The Museum of Lincolnshire Life have a collection of photographs taken in Lincolnshire at the turn of the century. The collection of about 170 glass negatives was found in a school in Stevenage and was given to Stevenage Museum. The Curator there realised that the photographs were mostly of the Fens and some had Lincolnshire place names on so generously passed the collection over to the Museum of Lincolnshire Life.
On examination by the Keeper of the Museum of Lincolnshire Life one or two of the photographs proved similar to ones already on display in the Museum. These had come from the collection of Mr. W. E. R. Hallgarth, who previously found the glass slides in a house Pinchbeck. Mr. Hallgarth was able to provide the photographers name and also the area in which he worked. His name was Thomas William Parkinson of 5a, Pinchbeck Road, Spalding, and had his own business as a builder and undertaker at that address. He took his hobby seriously, perfecting his photographs to such a degree that he won first prize at the Nottingham Photographic Society’s exhibition of 1902.
This is no ordinary collection of posed family photographs, but includes pictures of all aspects of life from genteel afternoon tea parties to children gleaning in the fields, from a tumbled down thatched cottage to Lincoln Cathedral. The interiors of Lincoln Cathedral and other churches are technically superb and could hardly be bettered with all today’s sophisticated photographic equipment.
The earliest dateable picture is of Queen Victoria’s in Jubilee in 1897 and others have dates on of up to 1910, and it seems safe to assume that most of the photographs were taken between those years. There is a close link with the land and ‘tatie planting’ and harvesting are both represented. Some delightful ‘candid’ shots show a boy catching ‘tiddlers’ and a woman and little girl blackberrying. There is also a fascinating series on plover catching, a pastime once common in the Fens but now, fortunately for the plover, illegal.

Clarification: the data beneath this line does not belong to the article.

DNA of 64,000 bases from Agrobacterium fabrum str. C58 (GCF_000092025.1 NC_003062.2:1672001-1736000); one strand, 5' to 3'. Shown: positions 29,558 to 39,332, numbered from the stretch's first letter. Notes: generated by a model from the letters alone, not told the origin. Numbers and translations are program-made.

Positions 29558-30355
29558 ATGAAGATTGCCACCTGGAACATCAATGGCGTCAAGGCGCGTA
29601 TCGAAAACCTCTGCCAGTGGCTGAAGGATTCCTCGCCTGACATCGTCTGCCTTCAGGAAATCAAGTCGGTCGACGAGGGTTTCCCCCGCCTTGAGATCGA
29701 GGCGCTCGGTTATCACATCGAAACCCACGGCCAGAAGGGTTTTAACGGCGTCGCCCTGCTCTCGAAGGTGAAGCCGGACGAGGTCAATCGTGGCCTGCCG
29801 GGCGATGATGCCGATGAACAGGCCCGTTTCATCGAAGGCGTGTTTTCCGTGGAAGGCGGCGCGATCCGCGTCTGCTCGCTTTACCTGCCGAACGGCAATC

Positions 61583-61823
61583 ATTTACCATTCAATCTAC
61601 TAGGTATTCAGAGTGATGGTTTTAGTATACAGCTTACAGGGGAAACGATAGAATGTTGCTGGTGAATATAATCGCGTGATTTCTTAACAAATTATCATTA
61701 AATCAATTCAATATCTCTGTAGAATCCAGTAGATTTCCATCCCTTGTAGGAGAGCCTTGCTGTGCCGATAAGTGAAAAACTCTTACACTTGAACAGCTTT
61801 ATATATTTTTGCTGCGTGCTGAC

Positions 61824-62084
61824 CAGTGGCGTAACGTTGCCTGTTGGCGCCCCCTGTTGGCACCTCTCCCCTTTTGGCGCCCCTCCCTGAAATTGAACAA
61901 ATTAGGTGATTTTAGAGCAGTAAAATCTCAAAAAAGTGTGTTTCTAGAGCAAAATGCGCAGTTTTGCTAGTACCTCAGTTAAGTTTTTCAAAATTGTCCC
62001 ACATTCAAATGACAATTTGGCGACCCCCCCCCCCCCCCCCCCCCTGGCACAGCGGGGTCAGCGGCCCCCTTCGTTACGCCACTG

Apart from Queen Victoria’s Jubilee, another momentous event is represented by a circus procession passing through Spalding in the days when a circus the was a major event in any town’s calendar. Included in the procession are 11 camels, 13 elephants, at least a dozen coaches, one of which is pulled by no less than he 40 horses, quite a feat of driving!
This information was found in a book called “One Man’s View” and forms a supplement to an exhibition of this man’s work. The exhibition and the booklet were financed by the Heritage Panel of Lincolnshire and South Humberside Arts, as part of their 10th Anniversary Celebrations.
Museum of Lincolnshire Life,
July 1974 Burton Road, Lincoln.
Supplement to ONE MAN’S VIEW
Since the printing of this catalogue, much more information about the photographer and his family has come to light.
The photographer was Mr. Frank Parkinson, who was born in 1873, son of William Parkinson, builder, of Spalding, and one of a family of nine children. Frank started work as a bricklayer in his father’s business and when he was first married, lived at 3 Havelock Street, Spalding. He married Kate, who came from the Melton Mowbray area. She was the first woman to own and drive a car in Lincolnshire and was also one of the finest woman rifle shots in the country. Frank and Kate had two children, Alice, born in 1896, and a son, Lennox, who died in infancy.
In 1910 Frank Parkinson moved to Cherry Holt House, Cherry Holt Lane, Pinchbeck where he became a horticulturalist. Frank died in 1916 and his effects were later sold. It seems likely that the negatives were disposed of at that time and found their way to Stevenage, whence they have now returned to Lincolnshire.
One of his cameras and his projector are now in the possession of Mr. R. Holloway of Spalding.
The Gallery includes the collection in catalogue. Click on the image to enlarge.
I believe the Spalding Gentlemen Society have a collection of glass plates from this period.